"There you are again, attempting to provoke me," Odin sighed. He sat back down in the chair, looking frustrated. "What is it that you want? I tire of your games, Loki. I tire of running round and round in circles with you. This isn't about your adoption. This is certainly not about who or what your biological parents were. This is about your actions on Midgard. This is about us presuming you dead for a year and then you showing up with an army of mindless insects."

"Well why didn't you say so?" Loki grinned mockingly. "Why don't we sit down and I'll just tell you the whole bloody story!"

"Please do," Odin said wearily. "My patience cannot last much longer, my son."

Loki flinched at those two simple words. Odin used them often, whether speaking to Thor or Loki, but now, they stabbed the younger Prince in the heart, leaving him reeling. My son? Odin still called him a son after everything? Was it unconscious habit? A deliberate attempt at emotional manipulation? Perhaps a subtle effort to put Loki at ease and encourage him to answer?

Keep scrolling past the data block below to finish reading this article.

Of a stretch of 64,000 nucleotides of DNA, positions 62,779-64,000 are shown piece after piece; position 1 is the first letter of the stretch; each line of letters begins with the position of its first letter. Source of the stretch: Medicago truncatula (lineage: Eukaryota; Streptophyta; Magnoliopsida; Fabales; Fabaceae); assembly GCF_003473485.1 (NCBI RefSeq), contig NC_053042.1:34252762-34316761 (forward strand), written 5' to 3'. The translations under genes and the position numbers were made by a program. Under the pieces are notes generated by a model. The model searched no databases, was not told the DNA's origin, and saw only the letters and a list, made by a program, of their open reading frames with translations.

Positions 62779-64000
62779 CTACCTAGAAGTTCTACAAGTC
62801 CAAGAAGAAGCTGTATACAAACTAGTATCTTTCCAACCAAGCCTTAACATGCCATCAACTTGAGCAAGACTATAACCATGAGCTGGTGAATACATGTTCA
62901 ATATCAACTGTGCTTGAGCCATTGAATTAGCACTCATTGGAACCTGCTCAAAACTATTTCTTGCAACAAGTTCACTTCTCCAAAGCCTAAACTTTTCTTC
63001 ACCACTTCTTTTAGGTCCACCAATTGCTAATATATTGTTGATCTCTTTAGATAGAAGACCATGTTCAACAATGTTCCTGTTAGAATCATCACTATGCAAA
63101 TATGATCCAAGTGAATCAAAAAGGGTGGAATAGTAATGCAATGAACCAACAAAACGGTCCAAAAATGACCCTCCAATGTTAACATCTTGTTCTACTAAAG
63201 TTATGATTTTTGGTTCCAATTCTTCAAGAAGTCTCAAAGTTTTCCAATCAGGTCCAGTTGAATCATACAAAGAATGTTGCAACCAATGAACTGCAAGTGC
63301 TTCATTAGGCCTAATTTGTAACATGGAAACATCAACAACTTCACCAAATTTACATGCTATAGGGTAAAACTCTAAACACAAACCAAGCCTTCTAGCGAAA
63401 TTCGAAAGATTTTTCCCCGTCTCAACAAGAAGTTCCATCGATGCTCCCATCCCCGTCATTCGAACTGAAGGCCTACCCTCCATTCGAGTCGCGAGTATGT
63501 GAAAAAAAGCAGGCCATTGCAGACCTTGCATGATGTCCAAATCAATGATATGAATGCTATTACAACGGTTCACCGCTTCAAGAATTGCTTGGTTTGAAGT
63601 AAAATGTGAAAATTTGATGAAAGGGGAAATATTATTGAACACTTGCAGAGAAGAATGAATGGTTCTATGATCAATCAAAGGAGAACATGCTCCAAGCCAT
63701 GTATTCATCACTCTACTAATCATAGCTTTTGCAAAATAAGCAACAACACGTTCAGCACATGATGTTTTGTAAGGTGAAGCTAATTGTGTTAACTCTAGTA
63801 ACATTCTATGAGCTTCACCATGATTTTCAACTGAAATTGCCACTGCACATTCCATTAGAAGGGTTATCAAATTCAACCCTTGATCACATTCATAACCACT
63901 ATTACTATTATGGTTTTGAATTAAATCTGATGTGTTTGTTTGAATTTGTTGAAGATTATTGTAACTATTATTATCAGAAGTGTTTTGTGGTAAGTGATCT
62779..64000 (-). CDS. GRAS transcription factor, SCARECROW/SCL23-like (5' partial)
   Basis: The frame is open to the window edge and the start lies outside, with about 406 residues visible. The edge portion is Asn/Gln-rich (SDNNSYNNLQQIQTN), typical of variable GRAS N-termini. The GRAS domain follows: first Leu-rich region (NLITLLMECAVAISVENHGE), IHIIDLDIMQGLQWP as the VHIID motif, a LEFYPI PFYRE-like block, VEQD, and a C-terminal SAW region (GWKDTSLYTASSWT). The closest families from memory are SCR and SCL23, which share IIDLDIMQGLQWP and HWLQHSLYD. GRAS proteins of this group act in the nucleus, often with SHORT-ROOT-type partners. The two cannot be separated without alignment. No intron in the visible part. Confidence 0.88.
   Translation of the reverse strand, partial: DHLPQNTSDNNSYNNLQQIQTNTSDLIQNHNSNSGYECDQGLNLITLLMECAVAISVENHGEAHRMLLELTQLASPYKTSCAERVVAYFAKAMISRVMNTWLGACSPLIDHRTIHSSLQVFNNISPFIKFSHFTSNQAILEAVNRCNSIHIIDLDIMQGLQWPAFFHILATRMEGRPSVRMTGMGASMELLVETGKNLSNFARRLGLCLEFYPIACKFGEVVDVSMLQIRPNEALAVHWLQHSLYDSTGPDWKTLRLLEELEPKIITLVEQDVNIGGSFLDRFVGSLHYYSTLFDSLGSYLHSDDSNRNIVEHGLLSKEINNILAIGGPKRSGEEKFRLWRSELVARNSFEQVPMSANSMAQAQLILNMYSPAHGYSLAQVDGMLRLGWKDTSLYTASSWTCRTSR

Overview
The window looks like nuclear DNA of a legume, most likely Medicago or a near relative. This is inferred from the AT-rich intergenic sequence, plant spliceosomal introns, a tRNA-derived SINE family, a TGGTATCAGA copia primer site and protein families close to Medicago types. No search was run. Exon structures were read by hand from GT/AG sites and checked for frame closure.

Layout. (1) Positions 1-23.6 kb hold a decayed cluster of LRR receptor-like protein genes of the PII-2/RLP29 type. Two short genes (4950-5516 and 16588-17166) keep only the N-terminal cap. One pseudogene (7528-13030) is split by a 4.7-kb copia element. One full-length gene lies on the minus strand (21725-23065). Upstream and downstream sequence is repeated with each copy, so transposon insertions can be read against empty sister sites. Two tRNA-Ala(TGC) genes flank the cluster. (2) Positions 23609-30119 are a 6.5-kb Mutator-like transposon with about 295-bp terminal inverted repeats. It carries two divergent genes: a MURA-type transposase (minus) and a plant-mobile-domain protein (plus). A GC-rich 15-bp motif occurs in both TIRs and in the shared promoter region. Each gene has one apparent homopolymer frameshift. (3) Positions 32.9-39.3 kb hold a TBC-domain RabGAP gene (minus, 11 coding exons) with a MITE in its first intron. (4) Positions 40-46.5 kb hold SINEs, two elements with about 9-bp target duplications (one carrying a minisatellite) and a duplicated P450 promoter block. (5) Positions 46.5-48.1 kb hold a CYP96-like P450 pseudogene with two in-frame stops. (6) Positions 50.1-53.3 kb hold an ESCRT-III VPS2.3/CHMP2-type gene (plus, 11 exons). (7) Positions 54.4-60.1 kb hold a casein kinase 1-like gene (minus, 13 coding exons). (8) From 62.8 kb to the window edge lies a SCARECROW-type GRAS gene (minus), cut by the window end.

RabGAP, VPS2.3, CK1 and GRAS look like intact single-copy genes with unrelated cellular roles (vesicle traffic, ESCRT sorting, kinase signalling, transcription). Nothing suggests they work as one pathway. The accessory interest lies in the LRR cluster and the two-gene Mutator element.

"I have nothing to say," Loki snapped, his voice brittle and stiff. He was shaking again and his head was being stabbed by invisible knives. "Nothing that you will believe."

"I believe everything Severus of Midgard has been telling us," Odin said firmly. "He is of a mind that you did not invade Midgard willingly. I am inclined to believe it, for the reasons I cited earlier. Your invasion was clumsy and ill-managed. A master of illusions and politics such as yourself would have found it relatively easy to manipulate your way to power, or trick your way to it. Additionally, your power, both magical and physical, is more than enough to crush Midgard on your own without the aid of a mindless swarm of uncontrollable alien creatures. But you did neither. You arrogantly blustered and bashed your way to a full-on confrontation with Midgard's heroes and your brother, and you returned to Asgard with him, meek as a lamb. Either you truly are planning to conquer Asgard first and that was your goal all along, (though one would admit that being trapped in a dungeon cell is not a grand start to a war campaign) or you truly never wanted to conquer anything."